Dhakaani Religion

Like its people, the religions of the Dhakaani Empire were varied and complex. Two major goblin religions dominated society with a number of minor religions existing among immigrants and slaves.

Ancestor Worship

The primary religion of the Dhakaani Empire, this was the faith practiced by western goblin kingdoms in the days before the empire. It is similar in some ways to the religion of the Tairnadal in modern Khorvaire, though the goblins would be insulted to hear it mostly because of several key differences. Firstly, the goblins do not believe that their ancestors live on through their actions. In fact, the ideology is exactly opposite for most goblin worshipers. Ancestral worship in Dhakaan centered around the idea of apotheosis, mortals becoming godly beings through extraordinary deeds. These ancestors are already immortal and do not need their descendants' help in continuing their power. Those mortal worshipers are able to attempt their own divine transmutations, however, by emulating the lives of famous ancestors to discover their same secrets. Another important difference is the idea of remote connection. Unlike the elves who profess a strong, direct connection to their ancestors (sometimes tangibly in the case of the Undying Court in Aerenal) the goblins believe that their deified ancestors are in a distant realm beyond the known planes and so have no direct hand in mortals' affairs.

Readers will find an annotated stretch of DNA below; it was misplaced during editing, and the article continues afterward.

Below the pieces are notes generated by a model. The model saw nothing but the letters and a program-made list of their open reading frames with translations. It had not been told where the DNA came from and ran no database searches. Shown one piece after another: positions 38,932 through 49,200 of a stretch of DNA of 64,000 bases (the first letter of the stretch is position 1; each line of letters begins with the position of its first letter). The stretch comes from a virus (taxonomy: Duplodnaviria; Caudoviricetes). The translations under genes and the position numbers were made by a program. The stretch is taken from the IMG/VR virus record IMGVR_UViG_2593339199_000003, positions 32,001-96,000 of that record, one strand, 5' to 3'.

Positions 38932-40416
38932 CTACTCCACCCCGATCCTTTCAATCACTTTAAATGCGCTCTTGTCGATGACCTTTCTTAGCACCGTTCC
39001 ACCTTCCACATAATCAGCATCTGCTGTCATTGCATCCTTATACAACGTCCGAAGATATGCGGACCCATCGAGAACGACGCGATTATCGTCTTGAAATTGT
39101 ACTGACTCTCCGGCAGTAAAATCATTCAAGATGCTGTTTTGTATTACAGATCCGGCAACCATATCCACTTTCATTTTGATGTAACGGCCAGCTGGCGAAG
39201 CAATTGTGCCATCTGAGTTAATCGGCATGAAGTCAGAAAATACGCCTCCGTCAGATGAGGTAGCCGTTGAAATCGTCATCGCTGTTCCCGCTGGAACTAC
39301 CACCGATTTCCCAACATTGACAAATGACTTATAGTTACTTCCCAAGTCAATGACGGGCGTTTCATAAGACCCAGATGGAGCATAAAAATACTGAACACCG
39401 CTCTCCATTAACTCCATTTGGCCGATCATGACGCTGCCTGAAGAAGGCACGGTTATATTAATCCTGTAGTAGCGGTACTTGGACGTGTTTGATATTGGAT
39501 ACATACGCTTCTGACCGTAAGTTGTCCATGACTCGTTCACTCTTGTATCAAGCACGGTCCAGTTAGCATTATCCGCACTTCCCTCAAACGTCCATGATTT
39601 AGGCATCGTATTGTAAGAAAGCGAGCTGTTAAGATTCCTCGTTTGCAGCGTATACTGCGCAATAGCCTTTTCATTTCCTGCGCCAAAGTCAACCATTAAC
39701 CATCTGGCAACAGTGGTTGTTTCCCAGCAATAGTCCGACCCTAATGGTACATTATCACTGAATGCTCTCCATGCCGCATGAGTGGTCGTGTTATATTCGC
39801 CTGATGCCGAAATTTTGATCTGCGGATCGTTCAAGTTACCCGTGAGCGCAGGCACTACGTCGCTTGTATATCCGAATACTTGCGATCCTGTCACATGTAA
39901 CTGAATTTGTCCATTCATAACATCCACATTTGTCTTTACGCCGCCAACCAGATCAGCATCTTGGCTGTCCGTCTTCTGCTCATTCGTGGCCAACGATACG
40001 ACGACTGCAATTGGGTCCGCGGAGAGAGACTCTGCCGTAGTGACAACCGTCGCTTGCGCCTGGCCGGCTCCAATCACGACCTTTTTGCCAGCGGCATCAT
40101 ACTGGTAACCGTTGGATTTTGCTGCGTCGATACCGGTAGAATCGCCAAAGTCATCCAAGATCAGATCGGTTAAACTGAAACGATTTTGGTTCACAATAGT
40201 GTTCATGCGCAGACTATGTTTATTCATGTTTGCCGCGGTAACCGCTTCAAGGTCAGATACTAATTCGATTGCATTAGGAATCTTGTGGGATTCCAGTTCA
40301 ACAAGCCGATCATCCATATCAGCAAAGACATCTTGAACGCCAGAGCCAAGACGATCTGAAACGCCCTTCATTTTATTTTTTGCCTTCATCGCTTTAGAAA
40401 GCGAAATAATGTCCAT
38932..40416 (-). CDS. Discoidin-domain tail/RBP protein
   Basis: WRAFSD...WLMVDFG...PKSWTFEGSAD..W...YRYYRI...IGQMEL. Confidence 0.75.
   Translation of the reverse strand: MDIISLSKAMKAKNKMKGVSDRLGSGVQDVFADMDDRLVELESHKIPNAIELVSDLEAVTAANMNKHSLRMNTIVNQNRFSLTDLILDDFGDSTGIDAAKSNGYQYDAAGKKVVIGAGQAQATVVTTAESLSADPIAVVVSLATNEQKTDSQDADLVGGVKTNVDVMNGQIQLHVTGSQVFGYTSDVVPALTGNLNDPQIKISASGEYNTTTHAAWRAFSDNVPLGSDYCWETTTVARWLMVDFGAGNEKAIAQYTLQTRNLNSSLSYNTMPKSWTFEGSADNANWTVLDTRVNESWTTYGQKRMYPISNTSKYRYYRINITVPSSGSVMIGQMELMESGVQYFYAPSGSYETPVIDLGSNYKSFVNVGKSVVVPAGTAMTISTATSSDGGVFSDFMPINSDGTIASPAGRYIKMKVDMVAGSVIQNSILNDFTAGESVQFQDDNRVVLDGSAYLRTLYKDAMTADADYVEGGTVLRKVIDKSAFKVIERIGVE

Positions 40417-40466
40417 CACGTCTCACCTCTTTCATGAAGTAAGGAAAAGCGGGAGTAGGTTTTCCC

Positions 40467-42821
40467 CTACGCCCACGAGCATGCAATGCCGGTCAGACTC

Some historians believe that this belief led to the cosmological exploration of late-Dhakaani arcanists, who they posit may have been trying to reach the Divine Realm of their ancestor-gods. If so, this would mean that their ancestral religion could have inadvertantly resulted in the planar incursion that began the Daelkyr Wars that ultimately doomed the Dhakaani Empire.

Merlaac Taer

Before the formation of the Dhakaani Empire, goblinkind followed a pantheistic religion of gods which most scholars describe as a primitive version of the Sovereign Host. The Highest Crowns, or Merlaac Taer in Goblin, are fourteen gods which include both those of the Sovereign Host and the Dark Six. The legends surrounding this pantheon are different from modern interpretations and they changed over time, most notably with the formation of Dhakaan which strongly favored the ancestral worship of the western hobgoblins. During the early centuries of the Empire, worship of the Merlaac Taer shifted slowly to become a sort of hybrid religion of gods and ancestors. The gods became legendary figures who founded the lineages of the later empire. By the time of the Daelkyr Wars even this tenuous connection had broken and the formerly-divine figures had become heroic mortals and nothing more. Though some suggestion is made of cults on the fringes of Dhakaani society following the Old Ways, these were certainly far from the mainstream and most Dhakaani citizens had very little concept of the pantheistic religion of their ancestors.